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Lessons from a Four-Legged Friend





Life Lessons



· Travel

“A man and his dog”, a fellow hiker exclaimed as he took a picture of Sophie and I, with the Mountains of Asheville, North Carolina in the background. I smiled at this remark. The implication was true: the relationship that I have with my dog is special. Ask any self-respecting pet owner and I’m sure that they echo the same sentiment about their own furry friends. In 2012, my family adopted Sophie and my life changed immediately. 

Right away the family fell in love with Sophie. She was cute and loving, but a tough cookie to crack as she was undeniably shaken from her past life with her previous owner(s). It wasn’t until her third or fourth day of residency in the Shepardson home that she seemingly calmed down and became more comfortable. Even today when meeting new people, she tends to air on the side of caution and avoids contact, until she confirms that there is no malicious intent. However, after joining me in my move to Charlotte, NC in 2019, Sophie’s sociability improved tremendously. 

The day I parted ways with my family to begin life on my own, was the dawn of a new day for my canine companion. Living in Massachusetts with my dad, Sophie’s true adventurous and energetic self, adjourned. Tired from work and age, my dad was unable to keep up with this spry and lively animal, causing her to gain weight and decrease in mood. But when I adopted her from the family and brought her to North Carolina, her energy and liveliness returned. 

With plenty of walks, hikes, new smells, new people and more animals for play, her personality blossomed. Her weariness around strangers lessened, she lost weight and her hyper-activeness returned. The crazy, sporadic and lively pup that I chased around the house at night in order to afford me a sound sleep, had returned. It felt amazing to give Sophie a new lease on life filled with adventure, exercise and attention. I take her with me almost everywhere I go, including the six week road trip that I made to America’s beautiful West. Spending most of her time off leash and exploring, she seemingly fell in love with the wide open territory and gorgeous landscape.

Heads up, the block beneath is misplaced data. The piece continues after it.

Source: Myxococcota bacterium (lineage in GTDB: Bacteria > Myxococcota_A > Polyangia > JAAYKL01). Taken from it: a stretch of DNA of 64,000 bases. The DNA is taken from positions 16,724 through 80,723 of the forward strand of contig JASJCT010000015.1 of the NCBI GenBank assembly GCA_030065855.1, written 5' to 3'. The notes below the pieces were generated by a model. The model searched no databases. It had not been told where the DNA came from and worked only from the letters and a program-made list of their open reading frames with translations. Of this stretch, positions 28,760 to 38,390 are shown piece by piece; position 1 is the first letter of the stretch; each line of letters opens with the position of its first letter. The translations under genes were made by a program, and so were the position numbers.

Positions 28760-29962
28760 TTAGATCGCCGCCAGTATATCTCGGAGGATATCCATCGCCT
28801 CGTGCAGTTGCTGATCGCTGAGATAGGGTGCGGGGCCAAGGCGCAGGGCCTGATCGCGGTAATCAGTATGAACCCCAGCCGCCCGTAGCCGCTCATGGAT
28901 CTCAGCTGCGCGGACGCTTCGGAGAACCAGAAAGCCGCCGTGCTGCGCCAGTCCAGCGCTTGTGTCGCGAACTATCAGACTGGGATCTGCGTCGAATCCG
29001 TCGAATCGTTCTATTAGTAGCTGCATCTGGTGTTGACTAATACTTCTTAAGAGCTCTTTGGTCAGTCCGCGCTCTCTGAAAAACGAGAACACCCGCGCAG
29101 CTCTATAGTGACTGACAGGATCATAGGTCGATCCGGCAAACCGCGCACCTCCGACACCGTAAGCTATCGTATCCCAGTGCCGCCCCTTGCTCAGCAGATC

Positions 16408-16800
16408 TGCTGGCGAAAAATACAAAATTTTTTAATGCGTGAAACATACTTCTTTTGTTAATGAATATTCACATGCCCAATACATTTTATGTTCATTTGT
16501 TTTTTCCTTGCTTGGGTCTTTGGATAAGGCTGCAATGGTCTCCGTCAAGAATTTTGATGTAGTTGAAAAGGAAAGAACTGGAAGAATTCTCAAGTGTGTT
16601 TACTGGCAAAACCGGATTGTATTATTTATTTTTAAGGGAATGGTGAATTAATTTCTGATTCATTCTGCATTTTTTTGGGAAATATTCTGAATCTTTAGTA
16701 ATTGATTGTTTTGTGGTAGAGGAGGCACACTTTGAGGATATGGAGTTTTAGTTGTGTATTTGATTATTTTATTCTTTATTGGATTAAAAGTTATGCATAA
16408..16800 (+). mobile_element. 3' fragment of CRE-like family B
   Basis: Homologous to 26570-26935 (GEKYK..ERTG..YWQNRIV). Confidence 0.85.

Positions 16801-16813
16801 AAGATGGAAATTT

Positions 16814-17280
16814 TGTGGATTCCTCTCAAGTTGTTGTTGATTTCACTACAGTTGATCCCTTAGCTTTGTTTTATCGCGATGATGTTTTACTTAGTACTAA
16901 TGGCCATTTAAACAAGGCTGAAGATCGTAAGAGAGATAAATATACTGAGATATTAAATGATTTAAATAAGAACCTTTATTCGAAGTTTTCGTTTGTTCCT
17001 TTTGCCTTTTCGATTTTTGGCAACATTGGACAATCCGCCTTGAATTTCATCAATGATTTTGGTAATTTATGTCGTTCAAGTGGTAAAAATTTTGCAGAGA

But I find myself asking, “is this all enough?” It is undeniable that Sophie has an innate desire to give in to her animalistic tendencies and be free, as is the same for many domesticated animals. She enjoys roaming off leash, eating anything that smells delectable (unfortunately for me that includes feces), and from time to time shows her teeth and snaps at me when I try to impose on her my own will, to her dissatisfaction. She is well trained and generally obedient, but has the propensity to do what she wants whenever she wants, regardless of her owner’s wishes – the apple doesn’t fall too far from the tree.